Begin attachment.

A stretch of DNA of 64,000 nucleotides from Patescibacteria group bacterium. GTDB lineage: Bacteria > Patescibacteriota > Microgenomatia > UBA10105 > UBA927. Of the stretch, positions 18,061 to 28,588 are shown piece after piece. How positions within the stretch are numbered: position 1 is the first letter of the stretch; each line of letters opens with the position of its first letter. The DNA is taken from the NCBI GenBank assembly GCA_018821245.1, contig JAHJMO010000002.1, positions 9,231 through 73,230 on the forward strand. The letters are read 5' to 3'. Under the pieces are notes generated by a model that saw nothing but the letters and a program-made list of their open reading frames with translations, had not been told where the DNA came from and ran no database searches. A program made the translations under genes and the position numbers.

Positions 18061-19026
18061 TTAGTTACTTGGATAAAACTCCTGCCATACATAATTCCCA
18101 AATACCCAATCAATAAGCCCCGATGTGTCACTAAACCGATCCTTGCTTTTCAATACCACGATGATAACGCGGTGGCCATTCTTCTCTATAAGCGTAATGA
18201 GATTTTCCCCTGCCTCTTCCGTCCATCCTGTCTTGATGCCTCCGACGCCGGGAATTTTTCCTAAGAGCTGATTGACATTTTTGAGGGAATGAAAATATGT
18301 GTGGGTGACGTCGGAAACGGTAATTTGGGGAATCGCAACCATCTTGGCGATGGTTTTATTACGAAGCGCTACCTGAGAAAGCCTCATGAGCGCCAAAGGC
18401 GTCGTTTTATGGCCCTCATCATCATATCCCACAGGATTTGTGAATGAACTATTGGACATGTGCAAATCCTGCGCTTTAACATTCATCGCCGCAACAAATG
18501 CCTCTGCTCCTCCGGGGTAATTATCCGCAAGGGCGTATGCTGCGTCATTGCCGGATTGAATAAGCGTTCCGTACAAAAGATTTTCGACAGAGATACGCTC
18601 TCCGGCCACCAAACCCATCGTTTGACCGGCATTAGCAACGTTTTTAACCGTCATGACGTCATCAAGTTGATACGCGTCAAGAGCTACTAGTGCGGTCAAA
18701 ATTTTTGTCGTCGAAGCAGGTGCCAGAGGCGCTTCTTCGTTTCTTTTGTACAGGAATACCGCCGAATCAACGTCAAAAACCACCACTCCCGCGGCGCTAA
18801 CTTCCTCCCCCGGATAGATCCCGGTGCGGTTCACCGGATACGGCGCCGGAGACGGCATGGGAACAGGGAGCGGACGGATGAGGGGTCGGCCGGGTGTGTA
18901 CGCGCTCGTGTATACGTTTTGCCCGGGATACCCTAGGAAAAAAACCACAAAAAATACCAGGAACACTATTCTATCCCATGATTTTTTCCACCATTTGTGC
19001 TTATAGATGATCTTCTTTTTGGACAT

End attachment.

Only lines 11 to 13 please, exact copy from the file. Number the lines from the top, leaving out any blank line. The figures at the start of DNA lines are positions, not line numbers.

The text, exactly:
18801 CTTCCTCCCCCGGATAGATCCCGGTGCGGTTCACCGGATACGGCGCCGGAGACGGCATGGGAACAGGGAGCGGACGGATGAGGGGTCGGCCGGGTGTGTA
18901 CGCGCTCGTGTATACGTTTTGCCCGGGATACCCTAGGAAAAAAACCACAAAAAATACCAGGAACACTATTCTATCCCATGATTTTTTCCACCATTTGTGC
19001 TTATAGATGATCTTCTTTTTGGACAT